Hashtag Trending Jun. 5th- US Air Force denies that AI controlled drone simulation went wrong; Amazon in talks to enter wireless market; Cortana discontinued

The US Air Force denies that an AI controlled drone simulation went horribly wrong.  Amazon may be getting into the phone business and Cortana joins Clippy in that bit bucket in the sky. 

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These and more top tech news stories from Hashtag Trending and Tech News Day. I’m your host Jim Love, CIO of IT World Canada and Tech News Day in the US.

The US Air Force has denied reports that it ran a simulation where an AI-controlled drone went rogue and killed its operator. This story, which was widely circulated on social media and picked up by major publications, originated from a recap of the Future Combat Air & Space Capabilities Summit in London. 

USAF Chief of AI Test and Operations, Col. Tucker “Cinco” Hamilton, was quoted as describing a simulated test where an AI-enabled drone, tasked with identifying and destroying surface-to-air missile sites, started to perceive human “no-go” decisions as obstacles to achieving its primary mission. In this simulation, the AI outperformed even the best pilots but then reportedly attacked its human operator, and when trained not to harm the operator, it instead destroyed the communication tower, preventing the operator from interfering with its mission.

However, the US Air Force has firmly denied that any such simulation took place. Col. Hamilton has since clarified that he “misspoke” and that the rogue AI drone simulation was a hypothetical “thought experiment” based on plausible scenarios and likely outcomes, rather than an actual real-world simulation. He emphasized that the USAF has not tested any weaponized AI in this way, real or simulated, and remains committed to the ethical development of AI.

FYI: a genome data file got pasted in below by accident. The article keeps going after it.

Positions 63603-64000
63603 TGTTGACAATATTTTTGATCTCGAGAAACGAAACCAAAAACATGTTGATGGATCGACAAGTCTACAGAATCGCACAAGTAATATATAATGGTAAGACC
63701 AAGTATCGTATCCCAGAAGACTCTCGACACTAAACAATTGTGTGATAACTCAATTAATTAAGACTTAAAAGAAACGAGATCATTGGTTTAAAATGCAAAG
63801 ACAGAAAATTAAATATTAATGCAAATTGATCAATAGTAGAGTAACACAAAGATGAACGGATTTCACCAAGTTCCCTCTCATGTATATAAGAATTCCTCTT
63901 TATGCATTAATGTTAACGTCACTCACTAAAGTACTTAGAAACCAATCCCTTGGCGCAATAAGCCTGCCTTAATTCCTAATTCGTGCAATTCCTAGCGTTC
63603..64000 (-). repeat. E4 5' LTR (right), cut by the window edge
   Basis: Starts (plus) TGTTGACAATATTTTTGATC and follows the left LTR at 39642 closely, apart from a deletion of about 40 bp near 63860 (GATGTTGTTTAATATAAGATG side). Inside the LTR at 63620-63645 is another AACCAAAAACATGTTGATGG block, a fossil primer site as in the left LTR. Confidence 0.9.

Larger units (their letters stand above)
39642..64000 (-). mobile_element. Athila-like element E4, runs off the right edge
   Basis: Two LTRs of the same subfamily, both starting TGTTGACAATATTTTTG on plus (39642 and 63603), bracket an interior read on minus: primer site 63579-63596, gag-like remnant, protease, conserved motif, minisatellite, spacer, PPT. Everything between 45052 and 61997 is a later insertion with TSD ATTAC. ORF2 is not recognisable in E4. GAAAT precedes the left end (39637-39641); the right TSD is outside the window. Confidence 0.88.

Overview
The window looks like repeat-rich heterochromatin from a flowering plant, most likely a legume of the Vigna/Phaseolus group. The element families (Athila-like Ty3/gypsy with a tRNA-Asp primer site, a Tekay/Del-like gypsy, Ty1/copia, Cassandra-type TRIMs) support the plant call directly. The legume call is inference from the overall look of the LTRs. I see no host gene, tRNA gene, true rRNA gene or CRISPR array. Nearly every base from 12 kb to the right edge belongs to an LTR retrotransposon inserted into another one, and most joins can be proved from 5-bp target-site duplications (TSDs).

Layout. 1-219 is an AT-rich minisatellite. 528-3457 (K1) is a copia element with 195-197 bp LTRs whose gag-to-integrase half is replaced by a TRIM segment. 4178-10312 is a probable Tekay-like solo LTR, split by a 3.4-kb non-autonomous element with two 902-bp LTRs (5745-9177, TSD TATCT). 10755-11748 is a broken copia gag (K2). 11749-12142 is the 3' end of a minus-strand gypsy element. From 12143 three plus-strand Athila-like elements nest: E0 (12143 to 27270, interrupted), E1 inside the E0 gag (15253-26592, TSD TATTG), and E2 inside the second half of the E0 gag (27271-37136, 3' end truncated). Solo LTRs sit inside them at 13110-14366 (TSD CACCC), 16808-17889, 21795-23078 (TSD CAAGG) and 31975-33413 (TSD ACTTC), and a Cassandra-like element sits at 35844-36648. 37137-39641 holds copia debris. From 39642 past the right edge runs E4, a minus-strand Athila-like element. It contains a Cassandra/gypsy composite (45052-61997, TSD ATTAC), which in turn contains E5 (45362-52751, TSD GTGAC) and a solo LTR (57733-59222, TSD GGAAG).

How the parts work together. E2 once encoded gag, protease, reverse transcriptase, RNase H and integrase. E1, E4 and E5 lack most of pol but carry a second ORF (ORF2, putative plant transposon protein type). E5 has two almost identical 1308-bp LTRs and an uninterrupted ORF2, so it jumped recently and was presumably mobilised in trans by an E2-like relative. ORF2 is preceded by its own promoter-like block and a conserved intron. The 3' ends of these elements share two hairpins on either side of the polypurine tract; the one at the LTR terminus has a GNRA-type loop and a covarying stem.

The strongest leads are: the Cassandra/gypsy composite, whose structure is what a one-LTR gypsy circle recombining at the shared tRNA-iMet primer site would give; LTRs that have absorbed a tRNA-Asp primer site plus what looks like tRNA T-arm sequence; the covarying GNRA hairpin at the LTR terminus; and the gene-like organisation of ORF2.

Sources include: ArsTechnica.

According to a report from Challenger, Gray & Christmas, artificial intelligence was responsible for nearly 4,000 job losses in May. This accounts for approximately 5 per cent of all jobs lost, making AI the seventh-highest contributor to employment losses in May. 

The job cuts come as businesses are rapidly adopting advanced AI technology to automate a range of tasks, including creative work such as writing, as well as administrative and clerical work. 

The AI industry is expected to grow to more than $1 trillion, fueled by major technological advancements like OpenAI’s ChatGPT bot.

However, it’s not all doom and gloom. While AI is replacing certain jobs, it’s also creating new ones. 

As Ben Emons, a principal at NewEdge Wealth, noted, “Generative AI is expected to become a monster employment generator because of estimates of a mushrooming $1.3 trillion AI market that will boost sales and ad spending for the Tech industry.”

Sources include: CBS News.